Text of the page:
A friend tagged me in a social media post where he explained his position on the motorcycle as a mode of public transport. He also shared some articles he wrote for his newspaper column. I replied that I also support inclusion of this mode of transport and think that authorities should engage positively and progressively. Again, there are opportunities here to help alleviate transport problems. Government should busy themselves in ensuring safety and security rather than just go for a ban. That’s a lazy approach to this matter.
The proliferation of motorcycle taxis (habal-habal) in Metro Manila and other cities is an “open secret”. They have become popular in urban areas mainly due to their being able to go through heavy traffic thereby reducing travel times between origins and destinations. While there are generally other modes of transport to choose from, most of these are likely to be bogged down in traffic particularly along most major roads in our cities. Conventional public transportation, after all, are usually confined to their fixed routes and not having the flexibility to take other roads that are perceived to be less congested. Being “out of line” is a violation of their franchise provision spelling out which road they can take. Taxis and TNVS are more flexible but also would eventually have to contend with traffic. Cost is also a consideration for what are actually car traffic. Motorcycle taxis offer faster and cheaper transport despite the safety concerns.
Motorcycle taxis in Cebu City – Angkas is very visible in Metro Cebu
Non-Angkas motorcycle taxis are not so obvious and easily blend in with motorcycles with one (or more) passengers. The Angkas in the photo actually violates its own rules regarding number of passengers with the child also not wearing a helmet.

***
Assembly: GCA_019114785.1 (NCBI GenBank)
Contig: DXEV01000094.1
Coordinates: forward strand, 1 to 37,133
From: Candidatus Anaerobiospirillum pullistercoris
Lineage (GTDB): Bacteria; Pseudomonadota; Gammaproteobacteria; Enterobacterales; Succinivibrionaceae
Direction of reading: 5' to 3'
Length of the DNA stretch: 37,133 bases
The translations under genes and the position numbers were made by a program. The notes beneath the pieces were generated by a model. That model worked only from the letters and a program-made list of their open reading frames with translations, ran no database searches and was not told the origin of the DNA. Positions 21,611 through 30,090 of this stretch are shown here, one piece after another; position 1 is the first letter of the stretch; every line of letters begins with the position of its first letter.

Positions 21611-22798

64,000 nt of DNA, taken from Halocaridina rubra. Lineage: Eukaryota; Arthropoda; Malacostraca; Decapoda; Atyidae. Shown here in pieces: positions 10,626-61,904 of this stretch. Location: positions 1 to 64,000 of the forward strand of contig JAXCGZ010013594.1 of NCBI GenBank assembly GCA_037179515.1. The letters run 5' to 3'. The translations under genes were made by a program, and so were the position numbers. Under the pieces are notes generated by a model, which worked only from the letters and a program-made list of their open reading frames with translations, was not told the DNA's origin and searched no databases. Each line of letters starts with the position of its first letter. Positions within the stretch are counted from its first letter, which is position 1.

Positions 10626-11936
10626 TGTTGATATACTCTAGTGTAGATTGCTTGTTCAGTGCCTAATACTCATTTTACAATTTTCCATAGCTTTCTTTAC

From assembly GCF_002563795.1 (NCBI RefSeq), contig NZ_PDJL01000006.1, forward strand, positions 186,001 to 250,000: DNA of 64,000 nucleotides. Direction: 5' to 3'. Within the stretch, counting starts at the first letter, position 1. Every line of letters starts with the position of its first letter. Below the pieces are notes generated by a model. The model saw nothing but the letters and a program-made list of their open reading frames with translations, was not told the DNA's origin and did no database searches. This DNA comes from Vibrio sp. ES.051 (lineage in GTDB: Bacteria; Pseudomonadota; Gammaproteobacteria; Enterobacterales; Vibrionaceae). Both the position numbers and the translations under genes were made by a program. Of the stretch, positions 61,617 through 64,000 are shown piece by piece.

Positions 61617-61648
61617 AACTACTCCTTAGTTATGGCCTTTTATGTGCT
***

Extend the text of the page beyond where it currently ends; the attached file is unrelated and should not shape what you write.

An Angkas rider checking his smartphone for the next fare.
I’ve written before about the informal and formal terminals for these motorcycle taxis. They are still very much around and perhaps have multiplied since Angkas got the nod from the courts to continue operations despite being prohibited by the DOTr and the LTFRB, which still do not consider motorcycles as a safe form of public transport. Perhaps it is time to reconsider this policy and give people/commuters another option while we play catch-up with mass transportation? Perhaps the right way to go about this is to require motorcycle taxi service providers to have proper attire including easy to see/easy to identify vests and helmets (helmets should be required for both rider and passenger)? Perhaps their record should speak for the motorcycle taxi services, and people should be made aware of the risks and costs involved should they choose to take habal-habal to travel? And perhaps motorcycle taxis can help alleviate transport problems in our cities?